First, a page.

By Emma Carlsen
Reading and writing are skills most have learned in part because of libraries. As college graduates move on to harder tasks, library faculty are stepping in to help.
One faculty member particularly dedicated to helping students is Public Services Librarian Jacqueline Lesch.
Providing resources for students is a top priority to Lesch. She works to coordinate teaching sessions, oversees checking out books and assists students at the reference desk of the library.
“I find the two year community college environment to be so rewarding in the aspect of the students that I’m working with,” said Lesch. “Often times (there) are students that walk in and they haven’t had a library at their high school. You don’t know what their experience has been before they walk in the door … so this is their very first encounter with an academic library.”
If students are searching for sources to cite or instruction on how to use the library catalog system, they’re able to come to the reference desk for answers.
Important resources such as library instruction and orientation, reference assistance and research database access are all offered at RCC’s Digital Library Auditorium. Reference librarians are available every hour the library is open.
Classes and instructional sessions with students are one of the ways library staff reach out to students. Librarians have teaching sessions to explain how to use the resources that are available to every student such as how to use school databases and find meaningful information from these sources.
RCC student Kiara Oregon said she believes the library staff and the resources they help to offer are useful.
“The library staff as a whole is helpful,” Oregon said. “If we go and ask for something, they will help you.”
At the reference desk, students can ask questions for class projects and other subjects.
“If a student has any question navigating through the use of information or anything about just the college in general, we’re here to help,” Lesch said.
“We teach at the reference desk, like a one on one tutorial session with the students,” said Steve Brewster, Distance Electronic Learning Librarian. “(Lesch) is good at teaching. We would regard her as particularly notable with helping students.”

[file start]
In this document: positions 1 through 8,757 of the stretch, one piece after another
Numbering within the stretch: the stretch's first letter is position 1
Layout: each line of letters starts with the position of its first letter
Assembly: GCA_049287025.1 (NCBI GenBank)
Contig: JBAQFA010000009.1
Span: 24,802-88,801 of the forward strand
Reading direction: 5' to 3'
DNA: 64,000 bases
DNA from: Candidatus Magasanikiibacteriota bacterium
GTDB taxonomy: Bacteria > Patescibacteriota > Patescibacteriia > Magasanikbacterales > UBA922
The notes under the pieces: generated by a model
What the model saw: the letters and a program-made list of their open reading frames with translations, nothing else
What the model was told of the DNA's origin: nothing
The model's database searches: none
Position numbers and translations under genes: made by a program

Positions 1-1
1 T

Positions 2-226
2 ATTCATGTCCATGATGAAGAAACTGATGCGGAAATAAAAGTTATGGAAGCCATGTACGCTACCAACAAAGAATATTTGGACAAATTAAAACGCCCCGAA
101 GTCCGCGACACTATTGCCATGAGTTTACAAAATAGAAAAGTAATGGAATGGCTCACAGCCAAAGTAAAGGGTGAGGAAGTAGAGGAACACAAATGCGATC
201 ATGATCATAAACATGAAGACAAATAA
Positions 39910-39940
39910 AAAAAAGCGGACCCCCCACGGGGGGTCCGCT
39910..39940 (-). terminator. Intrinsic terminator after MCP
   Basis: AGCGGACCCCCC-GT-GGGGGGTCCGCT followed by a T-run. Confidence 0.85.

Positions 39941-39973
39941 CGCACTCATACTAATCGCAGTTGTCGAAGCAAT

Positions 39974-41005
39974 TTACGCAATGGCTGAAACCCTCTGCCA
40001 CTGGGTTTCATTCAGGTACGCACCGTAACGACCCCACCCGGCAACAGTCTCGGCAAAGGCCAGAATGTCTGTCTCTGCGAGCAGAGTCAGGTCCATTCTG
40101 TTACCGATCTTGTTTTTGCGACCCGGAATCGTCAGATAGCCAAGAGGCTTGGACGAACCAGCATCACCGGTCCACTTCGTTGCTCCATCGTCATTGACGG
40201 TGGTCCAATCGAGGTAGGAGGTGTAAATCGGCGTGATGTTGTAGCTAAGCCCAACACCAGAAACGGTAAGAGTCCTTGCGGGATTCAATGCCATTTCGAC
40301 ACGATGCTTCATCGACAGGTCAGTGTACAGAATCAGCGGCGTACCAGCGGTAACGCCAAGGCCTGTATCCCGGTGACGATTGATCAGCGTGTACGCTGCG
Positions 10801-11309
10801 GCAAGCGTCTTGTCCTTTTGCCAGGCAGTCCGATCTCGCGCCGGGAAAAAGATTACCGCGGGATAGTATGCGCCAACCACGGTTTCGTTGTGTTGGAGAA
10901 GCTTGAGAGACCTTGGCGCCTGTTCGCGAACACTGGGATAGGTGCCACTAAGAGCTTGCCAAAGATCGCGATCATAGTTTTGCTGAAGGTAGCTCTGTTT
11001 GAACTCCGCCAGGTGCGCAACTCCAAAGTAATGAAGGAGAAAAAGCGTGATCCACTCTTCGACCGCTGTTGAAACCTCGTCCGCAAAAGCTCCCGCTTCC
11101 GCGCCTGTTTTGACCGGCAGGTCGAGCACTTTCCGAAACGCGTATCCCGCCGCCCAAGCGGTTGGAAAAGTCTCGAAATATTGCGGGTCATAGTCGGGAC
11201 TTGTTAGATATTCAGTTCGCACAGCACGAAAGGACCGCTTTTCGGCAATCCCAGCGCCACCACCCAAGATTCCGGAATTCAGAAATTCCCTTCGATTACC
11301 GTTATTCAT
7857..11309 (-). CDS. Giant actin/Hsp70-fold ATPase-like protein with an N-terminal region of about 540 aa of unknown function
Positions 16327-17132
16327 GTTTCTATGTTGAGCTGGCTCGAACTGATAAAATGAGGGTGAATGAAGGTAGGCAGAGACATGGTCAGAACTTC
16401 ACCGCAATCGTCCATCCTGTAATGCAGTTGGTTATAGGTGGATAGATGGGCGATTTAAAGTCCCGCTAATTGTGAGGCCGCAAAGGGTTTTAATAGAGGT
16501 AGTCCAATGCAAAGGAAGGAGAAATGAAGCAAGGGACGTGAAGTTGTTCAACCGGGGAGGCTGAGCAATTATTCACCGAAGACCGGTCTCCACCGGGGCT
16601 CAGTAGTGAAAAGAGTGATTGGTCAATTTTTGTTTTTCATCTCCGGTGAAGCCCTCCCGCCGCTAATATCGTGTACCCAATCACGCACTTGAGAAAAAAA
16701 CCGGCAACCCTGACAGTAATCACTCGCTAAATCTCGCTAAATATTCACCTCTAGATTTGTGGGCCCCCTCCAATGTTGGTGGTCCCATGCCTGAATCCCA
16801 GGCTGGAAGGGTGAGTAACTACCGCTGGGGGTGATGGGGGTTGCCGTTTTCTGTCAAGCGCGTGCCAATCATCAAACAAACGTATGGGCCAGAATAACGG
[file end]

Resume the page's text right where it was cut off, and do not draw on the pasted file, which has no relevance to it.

“I had a couple of internships at academic libraries and just fell in love with working with students,” Lesch said on earning her master’s degree. “The original intent was to go back into business, but then I just shifted 180 and turned to academic libraries.”
“Personally I have seen her donate quite a few off-duty hours to help struggling students, those who are mystified by the research process and those who are just having a bad day and need a shoulder to cry on,” Periodicals Librarian Linda Braiman said about Lesch.
Teaching is a large part of the role librarians play on RCC’s campus.
“Different instructors will schedule a one hour orientation overview of using the library for their students when they’re doing their research project,” Lesch said. “I like the classes to be hands on, where students have their own computers and everything. We have over 60 databases, so depending on the class that’s coming in, that helps us to customize what we’re going to show the students.”
“Trying to explain to students that information is power is rewarding,” Lesch said. “We’re actually here to make the students look good. That’s my job, to make you look good to your professors.”
Students can distinguish Lesh’s particular impact on the library.
“She helped me last week to use sources. (Lesch) told us how to use keywords when I’m using the databases,” Oregon said.
Guidance in judging the quality of information is an important service that librarians also offer.
“It’s easy to do a search, it’s harder to think,” Brewster said. “(Lesch) helps people to think critically.”
These teaching sessions can have a big impact on students, as they learn how to use databases to help with their assignments.
“(Students) get particular sources,” Oregon said. “We find these sources helpful. When I do research papers for English class, I use them.”
Working both with the students in the library and administrative faculty behind the scenes as the department chair of the librarian faculty, Lesch is responsible for many methods of spreading information to students.
“As the years go by, the cycle of information and what students are used to when they’re doing their research changes, it evolves,” Lesch said. “Who had Twitter 10 years ago, you know? We’re trying to meet the needs of the students that walk in the door.”
Looking into the future of the library, as funding for academic programs is constantly threatened, is vital for staff.
“We just hired an outreach librarian, and (are) specifically trying to make sure that we’re forward thinking and communicating with the college about what the library does,” Lesch said. “If we’re not letting individuals know why we’re here and what we do, then we’re not really helping.”
“She is an amazing person,” Braiman said. “How truly blessed I am to have her as my department chair. The library wouldn’t be the same without her.”